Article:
What is the carrier's role in wireless health?

By Brian Dolan
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In Las Vegas last week at MobiHealthNews Presents: Everywhere Healthcare, our co-located event at CTIA Wireless, I hosted a panel that included representatives from Vodafone, AT&T, Verizon Wireless and Jitterbug. The topic: What is the role for wireless carriers in mHealth. The answers were varied but with only one exception they honed in on one conclusion: Carriers will not be selling branded health services and they don't plan on stocking their retail locations with health products any time soon.

So what is the opportunity in healthcare according to carriers? How do they see their own companies fitting in?

Improving access to data for clinicians

"I sit on the enterprise side of AT&T so we are trying to figure out that part of the healthcare market," said Tammi DeVore, Senior Healthcare Manager at AT&T. "I see the first opportunity as access to health data -- everyone is trying to get to that data. So, how do we help that clinician move relevant data into the EMR? How can we help that physician who goes to a retail store and buys his device, brings it to his hospital and expexts to be able to view lab results, communicate with the staff and work whether he is at home or in the office. There is a real opportunity for us to bring together an ecosystem of players to make that work."

Actively seeking out device companies that might want wireless embedded

"Verizon has addressed healthcare in a number of ways, but one has been to work with healthcare companies to embed modules or provide dongles to bring connectivity to their devices," said Steve Linke, Associate Director of the Open Development Group at Verizon Wireless. "That's been ongoing for years and there hasn't been a lot of noise about it. Now, with the Open Development Group, Verizon has a more active approach to finding and meeting with companies like BL Healthcare, Medapps and many others. We see ourselves as an enabler that can help to bring about new business models and device opportunities for healthcare."

Vodafone sees health as a BtoBtoC play

"Vodafone has more than 6,000 shops around the world. We have a reputation for connectivity services. It would seem strange for us to suddenly begin selling healthcare services," said Joaquim Croca, Vodafone Group's new head of health solutions. "I don't believe consumers would just go with the flow and buy Vodafone branded home healthcare solutions. To be able to sell services you need to have the right reputation, we do not have the reputation for selling health services and we don't want to build that reputation. We will work with others to help them take on that role and bring wireless to healthcare."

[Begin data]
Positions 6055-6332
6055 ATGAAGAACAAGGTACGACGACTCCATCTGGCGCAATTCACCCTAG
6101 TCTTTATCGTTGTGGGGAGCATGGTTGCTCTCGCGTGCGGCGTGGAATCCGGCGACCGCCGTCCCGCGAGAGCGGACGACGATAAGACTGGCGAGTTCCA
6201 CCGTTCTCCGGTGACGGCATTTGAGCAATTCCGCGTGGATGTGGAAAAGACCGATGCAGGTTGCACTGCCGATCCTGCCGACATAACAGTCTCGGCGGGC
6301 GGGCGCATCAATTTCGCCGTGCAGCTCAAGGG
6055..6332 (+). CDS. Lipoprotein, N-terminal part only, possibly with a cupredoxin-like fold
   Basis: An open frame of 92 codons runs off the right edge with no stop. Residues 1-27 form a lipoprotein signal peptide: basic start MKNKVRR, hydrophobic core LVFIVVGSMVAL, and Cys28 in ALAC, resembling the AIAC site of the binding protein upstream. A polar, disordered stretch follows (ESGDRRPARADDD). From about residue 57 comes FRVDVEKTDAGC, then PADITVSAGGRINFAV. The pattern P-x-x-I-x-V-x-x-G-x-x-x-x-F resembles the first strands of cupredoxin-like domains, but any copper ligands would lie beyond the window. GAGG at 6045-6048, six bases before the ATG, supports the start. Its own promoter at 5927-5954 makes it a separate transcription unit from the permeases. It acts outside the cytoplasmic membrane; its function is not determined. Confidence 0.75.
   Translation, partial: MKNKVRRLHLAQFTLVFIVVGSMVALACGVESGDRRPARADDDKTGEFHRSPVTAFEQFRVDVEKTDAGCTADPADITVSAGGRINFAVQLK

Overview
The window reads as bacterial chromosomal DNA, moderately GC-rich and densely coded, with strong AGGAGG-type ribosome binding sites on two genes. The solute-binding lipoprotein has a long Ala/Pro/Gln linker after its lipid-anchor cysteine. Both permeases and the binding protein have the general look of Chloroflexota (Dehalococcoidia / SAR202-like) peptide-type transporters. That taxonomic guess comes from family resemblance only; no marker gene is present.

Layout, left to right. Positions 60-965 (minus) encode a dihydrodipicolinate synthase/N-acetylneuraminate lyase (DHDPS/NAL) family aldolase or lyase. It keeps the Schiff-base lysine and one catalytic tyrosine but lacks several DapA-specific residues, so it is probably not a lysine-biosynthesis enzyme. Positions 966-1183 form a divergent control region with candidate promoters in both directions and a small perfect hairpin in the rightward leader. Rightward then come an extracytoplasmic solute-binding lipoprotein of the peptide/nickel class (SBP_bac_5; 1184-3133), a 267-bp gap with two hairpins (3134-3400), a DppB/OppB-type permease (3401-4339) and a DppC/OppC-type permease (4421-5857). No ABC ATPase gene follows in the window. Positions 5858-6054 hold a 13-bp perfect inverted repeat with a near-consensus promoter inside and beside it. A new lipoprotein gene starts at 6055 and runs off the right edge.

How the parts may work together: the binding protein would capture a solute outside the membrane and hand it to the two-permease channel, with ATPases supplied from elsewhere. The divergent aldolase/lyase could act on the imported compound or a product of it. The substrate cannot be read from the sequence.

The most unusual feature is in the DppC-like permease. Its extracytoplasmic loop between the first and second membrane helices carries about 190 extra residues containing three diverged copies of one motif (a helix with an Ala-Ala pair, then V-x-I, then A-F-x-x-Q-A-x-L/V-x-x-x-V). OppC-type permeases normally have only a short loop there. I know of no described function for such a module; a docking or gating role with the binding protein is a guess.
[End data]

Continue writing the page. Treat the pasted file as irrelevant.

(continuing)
Jitterbug bucks the trend: Goes direct to consumer with health services

"We are really focused on the consumer and not so much the data," said GreatCall/Jitterbug CEO David Inns. "We are not focused on the more complicated sensors or remote monitoring, but on the other end of the spectrum: preventative applications. The latest one we launched this week is called Wellness Calls. This service focuses on stress, lack of sleep and other wellness issues. Subscribers to the service get one outbound call once a week for five minutes that includes wellness tips. As consumers are getting this call with relaxation techniques and when they should use it, we are asking them if they are feeling relaxed or somewhere in between so we, a healthcare provider or a member of their family can track their wellness over time on something we call a wellness index. What we have seen clinically proven recently and over and over is that the state of mind is probably one of the leading indicators of future physical ailments."

"And, yes, we do absolutely put our brand behind our health services," Inns continued. "We think that service is a big part of this – if you don't have that service element – we are not a healthcare company but everything we do is developed by healthcare people. We are bringing our customer service platform to it. If you have problems, you can call us. It's all on one bill and one website where you can manage your entire health app portfolio and know that there is a customer service rep that you can go to if you have a question."

Would a customer want to buy a Verizon branded glucometer?

"Everyday I meet with a partner and regardless of vertical or device they ask: How do I get in your store? Well, we only have so much room. We have to sell the devices that are branded as Verizon products. Will a customer want to buy a branded glucometer from Verizon Wireless? That doesn't make sense," Linke said. "Are we willing to put in the systems, like Jitterbug has done, to have a dedicated customer service centered on the healthcare space? We need to focus on what we do best, which is serving a network. We have retail distribution to provide our branded devices, which we believe are best for our customers. My organization in Open Development aims to help everyone else who believes they are the right device for their space."

Is Jitterbug the exception?

As the carriers each stress in their own way above, their focus is on managing their network and enabling partners and potential partners to mobilize their offerings. While Jitterbug is the lone exception is may be because Jitterbug does not have it's own network to manage -- it uses Verizon Wireless' network to run its mobile phone service. As a result, perhaps Jitterbug has more resources to devote to customer service for health services and others. In the end, Jitterbug falls into Croca's characterization of healthcare as a BtoBtoC play for carriers: In Jitterbug's case it's Verizon Wireless to Jitterbug to the end users.

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